Dental Crown & Bridge FAQs
Is it the first time you are receiving a dental crown or bridge? Not sure if a crown or bridge is right for you? Premier Care Dental and its team members want to make sure you have complete and total confidence in your treatment before you arrive, which is why we’ve included a detailed section on the most common questions we hear regarding this treatment. Feel free to reach out to us directly if your question is not mentioned below and we’ll do our best to answer it!
How are temporary crowns different from permanent ones?
Temporary crowns are not meant to be used for more than a week or so. Once the permanent crown has been fabricated, it is imperative that you come back to the office to have the temporary crown replaced. After all, the temporary crown will not stay on your damaged tooth as effectively as a permanent crown will. In many cases, temporary crowns are also made from composite resin, which are not as durable as the porcelain material used in permanent crowns.
Is my damaged tooth safe from cavities when a crown is placed?
While the crown will prevent your damaged tooth from breaking apart further or getting infected, it is not safe from bacteria and plaque indefinitely. This is why we always ask our patients to practice routine brushing and flossing at home as well as visit our office for cleanings and exams. At-home care works to remove food debris and cavity-causing bacteria, which can find its way underneath your permanent crown if you skip oral care too often.
Does getting a dental crown hurt?
Prior to modifying the damaged tooth so a dental crown can fit on top, we make sure to apply local anesthetic to the tooth beforehand so that you feel no sensation during this step. Following the placement of your temporary crown, you may notice some aching sensations, but this is normal and can be managed with over-the-counter painkillers. Removing the temporary crown may also cause minor discomfort, but this is extremely brief.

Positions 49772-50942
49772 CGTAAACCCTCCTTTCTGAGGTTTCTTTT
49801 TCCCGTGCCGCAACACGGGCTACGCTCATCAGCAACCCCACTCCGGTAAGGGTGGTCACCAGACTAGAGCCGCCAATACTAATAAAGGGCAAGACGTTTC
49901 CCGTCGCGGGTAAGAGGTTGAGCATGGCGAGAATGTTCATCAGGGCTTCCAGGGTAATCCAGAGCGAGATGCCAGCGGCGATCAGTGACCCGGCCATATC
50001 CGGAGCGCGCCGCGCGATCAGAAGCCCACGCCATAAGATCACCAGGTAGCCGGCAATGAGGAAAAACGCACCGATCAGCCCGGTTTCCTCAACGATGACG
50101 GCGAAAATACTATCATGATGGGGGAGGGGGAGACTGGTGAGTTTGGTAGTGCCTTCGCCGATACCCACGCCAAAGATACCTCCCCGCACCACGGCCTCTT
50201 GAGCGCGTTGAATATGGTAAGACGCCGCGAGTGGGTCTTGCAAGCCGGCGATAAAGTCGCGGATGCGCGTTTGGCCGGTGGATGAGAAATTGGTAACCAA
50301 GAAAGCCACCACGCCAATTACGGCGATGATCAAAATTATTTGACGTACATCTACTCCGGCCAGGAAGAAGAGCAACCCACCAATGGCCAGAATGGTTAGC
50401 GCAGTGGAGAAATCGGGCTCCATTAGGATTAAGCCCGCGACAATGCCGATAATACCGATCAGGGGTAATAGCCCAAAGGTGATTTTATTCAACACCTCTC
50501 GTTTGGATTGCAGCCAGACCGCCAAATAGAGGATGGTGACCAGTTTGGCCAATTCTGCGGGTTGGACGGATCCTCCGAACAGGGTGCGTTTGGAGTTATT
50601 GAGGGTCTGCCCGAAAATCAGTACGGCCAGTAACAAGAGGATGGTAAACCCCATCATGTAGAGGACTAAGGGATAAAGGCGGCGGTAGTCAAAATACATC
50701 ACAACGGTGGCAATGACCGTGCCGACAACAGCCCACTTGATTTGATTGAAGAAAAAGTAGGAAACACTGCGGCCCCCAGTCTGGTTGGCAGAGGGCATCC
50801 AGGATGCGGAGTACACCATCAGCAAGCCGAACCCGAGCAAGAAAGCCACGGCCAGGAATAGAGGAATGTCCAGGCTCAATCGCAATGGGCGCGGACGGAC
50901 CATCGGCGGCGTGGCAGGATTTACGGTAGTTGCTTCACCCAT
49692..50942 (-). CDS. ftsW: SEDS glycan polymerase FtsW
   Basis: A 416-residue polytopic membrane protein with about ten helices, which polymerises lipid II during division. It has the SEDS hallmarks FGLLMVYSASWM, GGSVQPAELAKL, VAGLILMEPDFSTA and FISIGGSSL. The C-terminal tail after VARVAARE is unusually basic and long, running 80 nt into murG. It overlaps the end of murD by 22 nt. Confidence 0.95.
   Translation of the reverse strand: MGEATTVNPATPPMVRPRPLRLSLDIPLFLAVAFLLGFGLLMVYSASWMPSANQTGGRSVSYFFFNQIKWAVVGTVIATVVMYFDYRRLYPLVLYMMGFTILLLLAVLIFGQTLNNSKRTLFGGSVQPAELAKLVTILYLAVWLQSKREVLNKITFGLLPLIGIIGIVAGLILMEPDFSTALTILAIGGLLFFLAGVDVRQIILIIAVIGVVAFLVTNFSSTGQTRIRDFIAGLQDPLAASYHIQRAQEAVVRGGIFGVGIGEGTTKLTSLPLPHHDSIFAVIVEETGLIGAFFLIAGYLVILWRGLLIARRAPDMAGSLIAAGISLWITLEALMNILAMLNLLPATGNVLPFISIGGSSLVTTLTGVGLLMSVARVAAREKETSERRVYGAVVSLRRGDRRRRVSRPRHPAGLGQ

Will my dental bridge look natural?
We make sure to utilize materials that mimic natural tooth enamel exactly when designing dental bridges. Keep in mind that the ceramics we provide are made into high-quality porcelain, which mimics tooth enamel in color even when light hits it. Enamel is technically translucent, and we make sure that this is the case for every restoration we provide patients. Furthermore, the bridge is designed to blend in with your existing teeth, so no one will notice which teeth are real and which ones are provided by our office.
How many teeth can a bridge replace?
Dental bridges are perfect for replacing as many as four missing teeth at a time. However, this can depend on what remaining teeth you have. Dental bridges rely on existing teeth to stay in place, so while we can replace two, three, four and even more additional teeth with a bridge, it may be better to consider a partial denture if you have many teeth to replace (particularly if you are missing teeth on both sides of your mouth.)